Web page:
The Osprey Kestrel 28 dayback is ideally sized for multi-sport activities including day hiking, mountain biking, and rock climbing. It has ample internal and external storage providing great flexibility and an adjustable frame, making it ideal for newer hikers who don’t have the experience required to properly size a backpack with a fixed length torso. Plus, at $129 (MSRP), the Kestrel is an excellent value compared to other daypacks in the same size range.
Frame and Suspension
The Kestrel uses Osprey’s adjustable Airscape frame and suspension system. This includes a ridge molded foam backpanel covered in mesh, providing good ventilation and a-close-to-your-back fit and superior lateral control.
An adjustable torso yoke system is connected to the shoulder straps and slides up and down in the space behind the back pad. The yoke is a tongue shaped piece of nylon with strips of velcro along its sides that attach to velcro located on rear of the back pad. This allows the height of the shoulder straps to be raised or lowered depending on your torso length. See the winged symbols (above) which are used to measure additional torso length.
Once set, the adjustable torso does not budge – amazing the holding power of velcro! However, when adjusting the torso length, care should be taken to make sure that the shoulders are set at a level height for maximum comfort.
In terms of capacity, the Kestrel 28 is a good size for carrying the 10 Essentials with plenty of room for food, water and the comfort extras you like to bring along on a hike. Most daypacks are sized in the 30 liter range.
The Kestrel 28 has 3 external mesh pockets for stowing all the gear you need fast access to during a hike or drying out wet gear separately from dry stuff. Personally, I always pack snacks, water bottles, my rain gear and map in such external pockets so I don’t have to dig around for them in the main body of the pack when I stop for a quick break. All the other stuff I bring along that I’m likely to not need, goes into the main compartment, out of the way.
In addition to the mesh pockets, the Kestrel 28 also has a top lid with a zippered pocket, that covers the drawstring closure of the main compartment. It’s not huge, but large enough to carry your keys, wallet, and items that you want to know are secure. There’s also an underlid mesh pocket for additional storage.
If you prefer to carry a hydration bladder instead of water bottles, it can be inserted in a space between the main body of the pack and the back of the shoulder harness (as shown above). This makes it easy to pull out when it’s empty, but is still a challenge to reinsert if your pack is full. Storing a full hydration bladder in this location also has a tendency to create a bulge behind your shoulders, which I find uncomfortable -another reason why I prefer to carry water bottles on the sides of a pack in mesh pockets.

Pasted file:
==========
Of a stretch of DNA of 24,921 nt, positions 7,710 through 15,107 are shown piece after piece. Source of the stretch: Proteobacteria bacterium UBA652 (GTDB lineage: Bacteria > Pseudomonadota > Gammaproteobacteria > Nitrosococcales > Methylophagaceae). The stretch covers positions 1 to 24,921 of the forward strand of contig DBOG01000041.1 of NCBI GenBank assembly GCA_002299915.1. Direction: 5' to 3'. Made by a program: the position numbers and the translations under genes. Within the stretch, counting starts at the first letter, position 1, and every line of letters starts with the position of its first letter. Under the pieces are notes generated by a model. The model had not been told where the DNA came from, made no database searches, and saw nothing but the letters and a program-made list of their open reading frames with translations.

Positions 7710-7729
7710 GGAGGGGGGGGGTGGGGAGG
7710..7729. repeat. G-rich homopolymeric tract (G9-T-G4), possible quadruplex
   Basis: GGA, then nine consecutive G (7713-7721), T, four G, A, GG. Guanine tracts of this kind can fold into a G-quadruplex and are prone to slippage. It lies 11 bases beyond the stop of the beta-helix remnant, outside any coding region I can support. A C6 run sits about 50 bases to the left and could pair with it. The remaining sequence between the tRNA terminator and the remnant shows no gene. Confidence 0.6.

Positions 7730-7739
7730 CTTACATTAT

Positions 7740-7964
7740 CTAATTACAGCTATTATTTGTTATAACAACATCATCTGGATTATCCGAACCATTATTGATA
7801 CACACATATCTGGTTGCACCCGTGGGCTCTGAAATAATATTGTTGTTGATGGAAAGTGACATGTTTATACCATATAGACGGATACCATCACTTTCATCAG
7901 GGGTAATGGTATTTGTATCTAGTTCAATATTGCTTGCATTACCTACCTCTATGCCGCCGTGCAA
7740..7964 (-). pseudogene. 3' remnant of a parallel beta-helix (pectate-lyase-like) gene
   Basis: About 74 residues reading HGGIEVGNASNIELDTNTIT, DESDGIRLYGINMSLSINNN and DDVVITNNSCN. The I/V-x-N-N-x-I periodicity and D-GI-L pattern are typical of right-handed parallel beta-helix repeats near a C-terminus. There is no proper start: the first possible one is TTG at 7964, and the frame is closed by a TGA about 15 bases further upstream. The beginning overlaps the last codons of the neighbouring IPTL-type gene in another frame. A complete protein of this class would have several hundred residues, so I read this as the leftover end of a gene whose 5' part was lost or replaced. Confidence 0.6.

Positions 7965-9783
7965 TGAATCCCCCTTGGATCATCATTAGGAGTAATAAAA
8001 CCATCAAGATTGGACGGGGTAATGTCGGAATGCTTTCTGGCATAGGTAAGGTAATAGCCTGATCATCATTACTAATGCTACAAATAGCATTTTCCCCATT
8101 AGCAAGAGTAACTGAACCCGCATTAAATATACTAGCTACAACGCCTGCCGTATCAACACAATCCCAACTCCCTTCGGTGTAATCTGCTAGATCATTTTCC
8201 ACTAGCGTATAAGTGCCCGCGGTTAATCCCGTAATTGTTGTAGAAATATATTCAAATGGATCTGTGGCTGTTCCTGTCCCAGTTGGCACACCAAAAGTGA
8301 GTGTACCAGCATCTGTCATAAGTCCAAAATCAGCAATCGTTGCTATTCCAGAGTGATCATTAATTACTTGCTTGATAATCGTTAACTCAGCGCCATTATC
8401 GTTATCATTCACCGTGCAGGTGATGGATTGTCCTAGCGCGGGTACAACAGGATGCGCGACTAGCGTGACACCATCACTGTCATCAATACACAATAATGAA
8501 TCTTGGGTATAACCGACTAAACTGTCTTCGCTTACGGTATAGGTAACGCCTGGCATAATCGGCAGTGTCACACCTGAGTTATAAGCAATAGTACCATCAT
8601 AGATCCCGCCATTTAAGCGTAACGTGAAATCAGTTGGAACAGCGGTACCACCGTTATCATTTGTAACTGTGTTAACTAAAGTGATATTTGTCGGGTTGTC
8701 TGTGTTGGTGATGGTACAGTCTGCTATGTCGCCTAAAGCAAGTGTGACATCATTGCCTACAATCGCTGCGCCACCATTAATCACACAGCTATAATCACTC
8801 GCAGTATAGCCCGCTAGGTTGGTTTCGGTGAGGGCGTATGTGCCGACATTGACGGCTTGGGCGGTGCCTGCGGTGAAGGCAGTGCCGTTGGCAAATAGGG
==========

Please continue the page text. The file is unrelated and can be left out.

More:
The Kestrel 28 comes with a number of additional features that provide excellent value for a pack in its price range. These include:
- Dual ice axe loops with elastic keeper straps for ice climbing
- Two tiers of side compression straps for securing additional gear to the sides of the pack.
- Integrated rain cover, hidden away in a rain cover pocket.
- Extra tie out points on the rear of the mesh pocket to strap more gear to the back of your pack
- Ergo Pull hip belt system providing excellent hip support when properly fitted over your hip bones.
The Kestrel 28 is an excellent daypack that has the capacity and flexibility to support many different kinds of all season backcountry adventures. Though small in size, this pack is loaded with the same features that you find on larger overnight and expedition backpacks, like the venerable Kestrel 58 and Kestrel 48 from the same Osprey pack family. The only issue I have with the Kestrel 28 is the size of the hip belt which is too short (even in a size M/L) for anyone with a waist-size over 38″. Otherwise, the adjust-ability of the torso length on this pack is a huge value-add at such a low price point, making this a great pack for the money.
- Adjustable torso length
- Stretch woven front and side mesh pockets
- Ideal size for long day hikes
- Hip belt is too small for a 38″ waist
- Hip belt pockets are too small and set too far back
- Hydration pocket is not Platypus reservoir compatible (Camelback and Osprey only)
Size M/L Tested
- Capacity: 28L/1709 cubic inches
- Weight 2 pounds 11 ounces
- Dimensions (inches): 28 x 13 x 12
- Recommended load: 25-35 pounds
- Torso Length: 19″ / 48.5cm
- Hip Belt Size: > 32″ / 81cm
- Fabrics: 420D nylon pack cloth and 210 double diamond nylon
- Airscape ventilated backpad
- External hydration pocket
- Anatomically curve shoulder straps
- 2 x hip belt pockets
- Dual compression straps
- Trekking pole holder
- Stretch woven front pocket
- Integrated rain fly
- Dual ice axe loops and tool holders
- Adjustable torso length
- Zippered top pocket with second mesh pocket
- Load lifters
- 2 Side mesh pockets
- Adjustable sternum strap with emergency whistle
- Hydration hose keeper straps
- ErgoPull Hipbelt adjustment
Disclosure: Osprey Packs provided Philip Werner (SectionHiker.com) with a complementary Osprey Kestrel 28 backpack for this review. This post contains affiliate links.
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